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Symptoms For Hypothyroidism

Symptoms For Hypothyroidism

Hypothyroidism Symptoms

Hypothyroidism symptoms can vary from person to person. When you have hypothyroidism, it means that you have less than the required thyroid hormones. The functions of the thyroid hormones are affected in a negative manner and below are some of the symptoms to be aware of: Researchers have shown that this disorder affects about three people for every hundred individuals. When you have the disorder, there are a lot of things that will be seen in your body. Those are the symptoms and they will guide you on the measures to undertake so as to get rid of the disorder. Such signs are very important especially at early stages as it gives you a chance to eliminate it at early stages.

If there is one condition that can be hard to diagnose, then it goes almost without saying that it is hyperthyroidism. This is mainly because its symptoms can be easily confused with the symptoms of so many other conditions. You might easily brush off the symptoms as fever, only to realize later that your condition is getting worse.

Watch out for any of the following symptoms and consult your doctor as soon as you can before things get out of hand:


A persistent feeling of being tired may not be due to your heavy work schedule or your lack of exercise. Instead, it may be a sign that your thyroid gland is not producing enough of the hormones that charge your metabolism and control how many and how often energy supplies are broken down and consumed by your cells. You cannot exercise or diet your way out of this condition, though those methods can reduce the severity of the symptoms. Without thyroid function, you simply will not have energy.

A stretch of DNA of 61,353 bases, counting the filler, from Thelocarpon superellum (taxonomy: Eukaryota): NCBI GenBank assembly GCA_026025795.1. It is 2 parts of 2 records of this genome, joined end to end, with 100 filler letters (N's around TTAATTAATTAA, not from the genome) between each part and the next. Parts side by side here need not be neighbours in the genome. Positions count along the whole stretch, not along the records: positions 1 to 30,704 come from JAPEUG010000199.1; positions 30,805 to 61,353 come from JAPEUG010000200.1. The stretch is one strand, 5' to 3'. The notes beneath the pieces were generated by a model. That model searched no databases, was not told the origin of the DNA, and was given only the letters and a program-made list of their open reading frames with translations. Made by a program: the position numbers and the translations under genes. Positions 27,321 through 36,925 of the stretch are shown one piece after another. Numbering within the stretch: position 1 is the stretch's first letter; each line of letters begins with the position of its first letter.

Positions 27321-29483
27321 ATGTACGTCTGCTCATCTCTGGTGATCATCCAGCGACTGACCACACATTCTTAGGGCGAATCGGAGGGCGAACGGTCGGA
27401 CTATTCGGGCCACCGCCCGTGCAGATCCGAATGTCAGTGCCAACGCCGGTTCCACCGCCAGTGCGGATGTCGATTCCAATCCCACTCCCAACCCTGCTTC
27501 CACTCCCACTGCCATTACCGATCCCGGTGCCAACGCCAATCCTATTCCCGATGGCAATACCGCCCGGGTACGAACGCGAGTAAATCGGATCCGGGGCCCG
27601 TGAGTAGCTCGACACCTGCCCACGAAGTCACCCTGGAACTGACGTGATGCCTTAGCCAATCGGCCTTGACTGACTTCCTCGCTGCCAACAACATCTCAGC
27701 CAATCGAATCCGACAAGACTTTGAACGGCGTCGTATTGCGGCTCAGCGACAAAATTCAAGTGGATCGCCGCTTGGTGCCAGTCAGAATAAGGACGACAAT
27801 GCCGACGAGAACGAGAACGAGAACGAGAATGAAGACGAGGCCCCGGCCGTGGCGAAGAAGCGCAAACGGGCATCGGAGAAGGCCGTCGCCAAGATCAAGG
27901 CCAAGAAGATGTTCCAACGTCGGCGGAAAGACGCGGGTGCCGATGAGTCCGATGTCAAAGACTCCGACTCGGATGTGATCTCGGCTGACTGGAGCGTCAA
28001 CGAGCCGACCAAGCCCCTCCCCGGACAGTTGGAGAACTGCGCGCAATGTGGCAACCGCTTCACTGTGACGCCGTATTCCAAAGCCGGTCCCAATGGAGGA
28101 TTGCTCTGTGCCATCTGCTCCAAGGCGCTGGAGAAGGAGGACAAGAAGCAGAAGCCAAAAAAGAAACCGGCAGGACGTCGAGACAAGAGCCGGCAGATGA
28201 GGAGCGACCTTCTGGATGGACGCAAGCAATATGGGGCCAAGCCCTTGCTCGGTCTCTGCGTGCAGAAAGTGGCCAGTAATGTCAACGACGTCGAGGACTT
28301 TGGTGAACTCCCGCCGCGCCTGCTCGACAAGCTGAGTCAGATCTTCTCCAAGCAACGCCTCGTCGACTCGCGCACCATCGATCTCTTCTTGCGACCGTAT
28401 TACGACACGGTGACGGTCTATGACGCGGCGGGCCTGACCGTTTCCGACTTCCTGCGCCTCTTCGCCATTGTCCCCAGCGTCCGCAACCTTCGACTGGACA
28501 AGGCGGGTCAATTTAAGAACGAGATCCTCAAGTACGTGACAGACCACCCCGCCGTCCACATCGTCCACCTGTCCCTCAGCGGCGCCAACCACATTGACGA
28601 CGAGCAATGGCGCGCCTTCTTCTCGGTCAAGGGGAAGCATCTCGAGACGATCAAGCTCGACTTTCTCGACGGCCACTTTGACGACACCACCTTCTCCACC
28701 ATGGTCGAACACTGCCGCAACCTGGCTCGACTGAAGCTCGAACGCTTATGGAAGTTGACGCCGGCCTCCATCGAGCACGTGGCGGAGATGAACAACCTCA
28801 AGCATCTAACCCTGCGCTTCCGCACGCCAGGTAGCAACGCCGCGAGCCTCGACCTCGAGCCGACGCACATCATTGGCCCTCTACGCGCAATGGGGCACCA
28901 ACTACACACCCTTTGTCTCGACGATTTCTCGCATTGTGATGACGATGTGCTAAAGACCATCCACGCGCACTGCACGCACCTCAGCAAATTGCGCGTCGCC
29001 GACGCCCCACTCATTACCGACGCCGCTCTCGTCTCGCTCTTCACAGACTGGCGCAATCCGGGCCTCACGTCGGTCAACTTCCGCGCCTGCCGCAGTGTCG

The depression is caused physically by the condition and not simply due to mental disturbance from the diagnosis. People generally experience severe depression long before they receive a diagnosis. This symptom usually recedes in severity or disappear altogether once synthetic hormones are supplied and are supplemented by lifestyle changes.

Weight Gain

Since the thyroid hormones control metabolism, their absence leads to inevitable weight gain as less energy is used and incoming supplies of carbohydrates and fats are increasingly stored rather than used to support body functions. Along with the weight gain can come a whole host of other symptoms that are produced secondarily by the obesity.

The slowing of the metabolism inevitably leads to a slowing of all body functions. This is seen in the sluggish peristalsis of people with symptoms of hypothyroidism. A danger in avoiding a diagnosis for hypothyroidism is possible misuse of laxatives to solve the problem. Instead, proper administration of synthetic hormones should return bowel function to normal.

Female Infertility